A young Catholic shares his thoughts on the state of the church
Note: The following address was delivered by Joe Kruse at Catholics for Marriage Equality MN's August 15 event, "I Do! Believe in Marriage Equality."
My name is Joe Kruse. I am a Catholic Worker who lives in an intentional community/house of hospitality in South Minneapolis. I am also Catholic, born and raised. Several times, I have gone and come back to my faith tradition. I’ve been at times proud and at other times horribly embarrassed to call myself Catholic. But for the past three years I have consistently found an immense deal of comfort and motivation in my identity as a Catholic. I have found, at its roots, a set of ideas based on revolutionary love. I have found in its unique traditions, symbolism, and images a connection to my sense of home and family. As a result, I hope to call myself Catholic for a long time to come.
However, I am one of the few young, non-conservative Catholics I know. It seems that most American Catholics my age are usually socially conservative, especially when it comes to equal rights for LGBTQ people. The more inclusive Vatican II tradition that many older Catholics know, is not the message that my generations’ Catholics are hearing. Most Catholic institutions we were raised in seem to be joined at the hip with right-wing politics and fervent evangelism.
I fear that if we cannot change the face of Catholicism in our country, my generation will cease to claim the identity. American Catholicism will dwindle as a cultural force if it does not change its focus almost completely. Many Catholics I know are simply tired of even trying to change the hierarchy, the institution, the Catholic system. A rigid hierarchy composed almost exclusively of white, celibate men often seems too backward, too archaic to even attempt to change.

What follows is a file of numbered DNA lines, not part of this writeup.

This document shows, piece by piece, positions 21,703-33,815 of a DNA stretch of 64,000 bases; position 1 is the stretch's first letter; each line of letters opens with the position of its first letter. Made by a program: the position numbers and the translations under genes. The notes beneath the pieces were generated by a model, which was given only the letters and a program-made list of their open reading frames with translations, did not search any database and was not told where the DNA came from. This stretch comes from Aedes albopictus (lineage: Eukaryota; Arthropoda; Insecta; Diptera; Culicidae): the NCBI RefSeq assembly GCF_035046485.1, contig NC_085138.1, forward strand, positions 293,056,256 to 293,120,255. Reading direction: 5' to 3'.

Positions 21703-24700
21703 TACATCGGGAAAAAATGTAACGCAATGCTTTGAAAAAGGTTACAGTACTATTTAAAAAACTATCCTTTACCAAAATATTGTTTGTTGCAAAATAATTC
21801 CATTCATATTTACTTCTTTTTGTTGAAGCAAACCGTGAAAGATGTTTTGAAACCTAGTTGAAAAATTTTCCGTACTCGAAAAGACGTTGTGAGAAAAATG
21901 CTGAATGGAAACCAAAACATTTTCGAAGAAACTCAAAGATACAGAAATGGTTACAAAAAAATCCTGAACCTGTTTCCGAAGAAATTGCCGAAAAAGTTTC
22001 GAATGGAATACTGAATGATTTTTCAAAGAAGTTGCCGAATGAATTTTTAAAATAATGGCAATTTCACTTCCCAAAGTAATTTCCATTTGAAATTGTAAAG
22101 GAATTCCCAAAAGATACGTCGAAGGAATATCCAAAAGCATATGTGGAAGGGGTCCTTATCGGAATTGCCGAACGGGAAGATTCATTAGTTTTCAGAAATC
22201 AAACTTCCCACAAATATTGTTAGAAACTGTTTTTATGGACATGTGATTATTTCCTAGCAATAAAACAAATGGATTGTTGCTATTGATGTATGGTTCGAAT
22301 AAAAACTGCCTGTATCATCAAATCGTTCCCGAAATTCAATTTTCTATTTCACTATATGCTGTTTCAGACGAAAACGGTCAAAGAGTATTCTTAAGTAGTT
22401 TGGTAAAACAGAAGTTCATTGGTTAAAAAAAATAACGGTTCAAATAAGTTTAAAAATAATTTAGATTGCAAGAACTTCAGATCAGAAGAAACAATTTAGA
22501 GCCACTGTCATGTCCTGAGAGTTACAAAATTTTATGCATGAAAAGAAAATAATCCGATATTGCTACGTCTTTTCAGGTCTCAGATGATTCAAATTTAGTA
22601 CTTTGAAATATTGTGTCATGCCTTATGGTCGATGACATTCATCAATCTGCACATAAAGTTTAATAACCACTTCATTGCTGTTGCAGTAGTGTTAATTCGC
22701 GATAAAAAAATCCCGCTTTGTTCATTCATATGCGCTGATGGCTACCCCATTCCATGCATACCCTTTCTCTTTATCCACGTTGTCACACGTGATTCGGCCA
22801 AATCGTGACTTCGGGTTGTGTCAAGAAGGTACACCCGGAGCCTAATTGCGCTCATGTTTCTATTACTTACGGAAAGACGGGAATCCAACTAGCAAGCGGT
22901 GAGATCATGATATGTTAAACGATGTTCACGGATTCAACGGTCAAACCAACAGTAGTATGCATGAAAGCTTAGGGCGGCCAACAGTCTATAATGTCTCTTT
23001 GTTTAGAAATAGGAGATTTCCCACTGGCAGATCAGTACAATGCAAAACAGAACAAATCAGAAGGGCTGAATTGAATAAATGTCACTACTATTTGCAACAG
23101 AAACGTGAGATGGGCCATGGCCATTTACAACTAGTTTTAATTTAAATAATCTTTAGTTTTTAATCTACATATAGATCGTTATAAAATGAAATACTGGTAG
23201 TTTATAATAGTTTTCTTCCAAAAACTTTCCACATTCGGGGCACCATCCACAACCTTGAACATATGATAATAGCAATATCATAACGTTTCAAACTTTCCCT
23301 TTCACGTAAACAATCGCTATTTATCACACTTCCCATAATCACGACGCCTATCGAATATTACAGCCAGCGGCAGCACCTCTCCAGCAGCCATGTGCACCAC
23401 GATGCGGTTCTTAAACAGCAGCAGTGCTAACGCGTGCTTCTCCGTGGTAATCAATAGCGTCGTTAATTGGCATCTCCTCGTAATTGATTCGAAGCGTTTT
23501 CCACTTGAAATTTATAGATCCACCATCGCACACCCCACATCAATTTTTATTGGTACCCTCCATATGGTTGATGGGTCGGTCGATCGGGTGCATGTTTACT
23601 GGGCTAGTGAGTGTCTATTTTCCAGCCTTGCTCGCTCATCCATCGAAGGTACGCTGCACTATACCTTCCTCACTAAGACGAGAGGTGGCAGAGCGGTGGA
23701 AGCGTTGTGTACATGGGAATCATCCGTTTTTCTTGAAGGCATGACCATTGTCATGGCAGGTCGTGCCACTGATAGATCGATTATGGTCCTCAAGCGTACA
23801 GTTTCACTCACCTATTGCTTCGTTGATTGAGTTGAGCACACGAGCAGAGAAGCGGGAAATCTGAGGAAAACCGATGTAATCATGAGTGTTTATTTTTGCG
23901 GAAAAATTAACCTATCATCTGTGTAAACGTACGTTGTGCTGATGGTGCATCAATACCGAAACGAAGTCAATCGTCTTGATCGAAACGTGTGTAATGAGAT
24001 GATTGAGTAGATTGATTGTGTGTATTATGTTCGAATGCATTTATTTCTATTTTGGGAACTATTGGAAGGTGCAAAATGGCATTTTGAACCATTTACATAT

So people leave the Catholic Church. We see it happen all the time, especially among my peers. Maybe the Catholic Church in America will shrink, maybe it will disappear, maybe it won't. But here is one thing I know for sure: there are those that believe in a Catholicism founded on a deep love, a love meant to challenge us; there are those that believe in a non-violent, loving Jesus Christ. And I will never forget that this is what my tradition is built on. It's simple.
One of my three brothers is gay. I have seen him struggle with the church and our families connection to it. His pain runs deep and I will never truly know how the Catholic institutions have scarred him. But I do know that I love him, and that the Catholicism I believe says he is just as holy and human as me. Any structure that denies my brother the same beauty that I hope surrounds my marriage, I will work tirelessly to bring down. Catholics of Minnesota should be warned: if we don’t change the image of our Catholicism, the hearts and minds of tomorrow will be unable to call themselves Catholic. The world is changing, the world is becoming more open and loving, and American Catholicism needs to catch up. We have work to do.
See also the previous Sensus Fidelium posts:
For All the Children
Catholic Q&A on the Minnesota 'Marriage Amendment'
Image: Michael J. Bayly.